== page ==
Monday, October 8, 2012

Daily Read: Skibine on Native American Religious Land Protections

In Towards A Balanced Approach for the Protection of Native American Sacred Sites, 17 Mich. J. Race & L. 269 (2012), available on ssrn, ConLawProf Alex Tallchief Skibine navigates the difficult territory of the First Amendment and RFRA, including the applicability of Lyng v. Northwest Indian Cemetery, in the context of  Native American claims. 

Skibine posits that "Native American religions are land based."  He notes that sacred places "used to be located within the tribes' ancestral territories, but as a result of conquest, land cessions, and other historical events, many sacred sites are now located on federal land."  Skibine criticizes the tendency, so evident in Lyng, to “equate Indians' religious exercises at sacred sites with Western yoga-like practices.”

 In other words, this view portrays Native religious activities at sacred sites as only about spiritual peace of mind. While such benefits are certainly part of the practice, they do not go to the heart of why these sacred places are important to Indian people or why management practices like cutting down trees and spilling recycled sewage water on sacred land are extremely disturbing to many Indian tribes. The importance of sacred sites to Indian tribes and Native practitioners is less about individual spiritual development and more about the continuing existence of Indians as a tribal people. The preservation of these sites as well as tribal people's ability to practice their religion there is intrinsically related to the survival of tribes as both cultural and self-governing entities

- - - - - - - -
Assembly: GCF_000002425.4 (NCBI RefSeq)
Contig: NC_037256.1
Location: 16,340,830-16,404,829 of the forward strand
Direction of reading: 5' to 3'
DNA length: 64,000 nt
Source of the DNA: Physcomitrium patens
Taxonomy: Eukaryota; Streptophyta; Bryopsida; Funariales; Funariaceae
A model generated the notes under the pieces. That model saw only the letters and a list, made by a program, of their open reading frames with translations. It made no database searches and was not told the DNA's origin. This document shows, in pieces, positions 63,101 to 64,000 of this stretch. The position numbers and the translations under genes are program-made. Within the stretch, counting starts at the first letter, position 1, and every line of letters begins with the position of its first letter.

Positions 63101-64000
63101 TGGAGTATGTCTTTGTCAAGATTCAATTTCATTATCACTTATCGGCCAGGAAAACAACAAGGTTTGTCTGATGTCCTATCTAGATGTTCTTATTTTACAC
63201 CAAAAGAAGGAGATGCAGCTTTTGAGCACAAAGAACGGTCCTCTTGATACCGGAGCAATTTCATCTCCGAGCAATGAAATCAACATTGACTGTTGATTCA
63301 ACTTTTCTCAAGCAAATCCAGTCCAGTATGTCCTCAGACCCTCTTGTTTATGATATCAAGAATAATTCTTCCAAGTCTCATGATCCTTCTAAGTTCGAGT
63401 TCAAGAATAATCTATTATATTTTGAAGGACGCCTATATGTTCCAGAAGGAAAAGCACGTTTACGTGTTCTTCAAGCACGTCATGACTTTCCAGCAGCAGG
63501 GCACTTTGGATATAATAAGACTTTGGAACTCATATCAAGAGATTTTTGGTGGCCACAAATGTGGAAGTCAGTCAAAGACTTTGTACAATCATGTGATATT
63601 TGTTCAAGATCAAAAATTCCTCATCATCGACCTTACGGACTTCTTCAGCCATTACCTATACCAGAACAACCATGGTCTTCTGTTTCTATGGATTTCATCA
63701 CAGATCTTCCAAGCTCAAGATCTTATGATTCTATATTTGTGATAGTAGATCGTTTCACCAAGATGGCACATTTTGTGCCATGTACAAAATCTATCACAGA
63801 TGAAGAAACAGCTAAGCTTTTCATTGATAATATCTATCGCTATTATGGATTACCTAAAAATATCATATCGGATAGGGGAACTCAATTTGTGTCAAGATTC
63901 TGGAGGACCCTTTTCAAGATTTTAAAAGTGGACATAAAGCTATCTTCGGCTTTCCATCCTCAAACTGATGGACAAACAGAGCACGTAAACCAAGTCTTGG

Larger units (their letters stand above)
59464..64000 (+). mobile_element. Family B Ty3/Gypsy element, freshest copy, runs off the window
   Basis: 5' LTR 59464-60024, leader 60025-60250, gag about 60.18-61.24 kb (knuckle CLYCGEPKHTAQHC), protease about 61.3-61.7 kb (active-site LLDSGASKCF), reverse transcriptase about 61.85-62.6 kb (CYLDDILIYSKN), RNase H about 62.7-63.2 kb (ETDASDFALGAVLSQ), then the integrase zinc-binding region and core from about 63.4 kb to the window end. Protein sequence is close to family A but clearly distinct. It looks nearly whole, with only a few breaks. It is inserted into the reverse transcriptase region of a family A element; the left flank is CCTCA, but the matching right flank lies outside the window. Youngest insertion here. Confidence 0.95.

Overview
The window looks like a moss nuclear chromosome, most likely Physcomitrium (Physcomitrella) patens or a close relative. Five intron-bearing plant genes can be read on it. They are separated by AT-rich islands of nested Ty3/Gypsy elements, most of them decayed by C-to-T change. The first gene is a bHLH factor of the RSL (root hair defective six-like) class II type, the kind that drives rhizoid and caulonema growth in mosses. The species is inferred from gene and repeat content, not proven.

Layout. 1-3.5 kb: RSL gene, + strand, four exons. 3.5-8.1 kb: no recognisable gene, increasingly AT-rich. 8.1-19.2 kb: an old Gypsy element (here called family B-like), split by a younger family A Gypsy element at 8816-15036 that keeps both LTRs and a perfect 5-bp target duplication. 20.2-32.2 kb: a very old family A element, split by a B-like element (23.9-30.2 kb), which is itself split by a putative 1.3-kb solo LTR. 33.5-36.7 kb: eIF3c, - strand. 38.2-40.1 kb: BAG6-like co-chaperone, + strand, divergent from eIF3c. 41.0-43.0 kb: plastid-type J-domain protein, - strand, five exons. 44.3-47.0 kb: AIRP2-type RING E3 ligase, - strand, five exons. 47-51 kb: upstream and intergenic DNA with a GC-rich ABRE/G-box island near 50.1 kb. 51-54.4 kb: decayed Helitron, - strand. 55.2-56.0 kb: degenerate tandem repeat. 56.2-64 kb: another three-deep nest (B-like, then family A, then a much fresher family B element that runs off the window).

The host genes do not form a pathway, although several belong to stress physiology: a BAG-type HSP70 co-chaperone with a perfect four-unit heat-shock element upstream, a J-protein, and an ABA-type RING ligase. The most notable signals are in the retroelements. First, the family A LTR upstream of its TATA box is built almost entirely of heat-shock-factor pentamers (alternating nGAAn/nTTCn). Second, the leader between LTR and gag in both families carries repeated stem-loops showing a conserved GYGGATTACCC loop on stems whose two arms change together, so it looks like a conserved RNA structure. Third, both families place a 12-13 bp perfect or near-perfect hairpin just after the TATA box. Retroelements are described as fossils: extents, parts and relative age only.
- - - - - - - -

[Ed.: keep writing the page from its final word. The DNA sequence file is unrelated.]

Prayer-flags-huey_59625_990x742
"Prayer Flags, Wyoming"
photograph by Aaron Huey, National Geographic, Photo of the Day (October 1, 2012).
"Nine-year-old Wakinyan Two Bulls places prayer flags in a tree near Mato Tipila ("bear lodge"), or Devils Tower, in Wyoming."

 

 Professor Skibine proposes legislative compromise and clarity, including an intermediate scrutiny standard, arguing:

In adopting intermediate scrutiny to review governmental actions jeopardizing sacred sites, I hope to appease some critics who will argue that Native Americans should not be allowed to use religion to reclaim control over an unlimited amount of land that was taken from them throughout history. This is another version of the argument made by some that to the Indians, the whole earth is sacred and if we allow one claim, the floodgates will be open and there will be no end to claims of sacredness.

RR
[image via]

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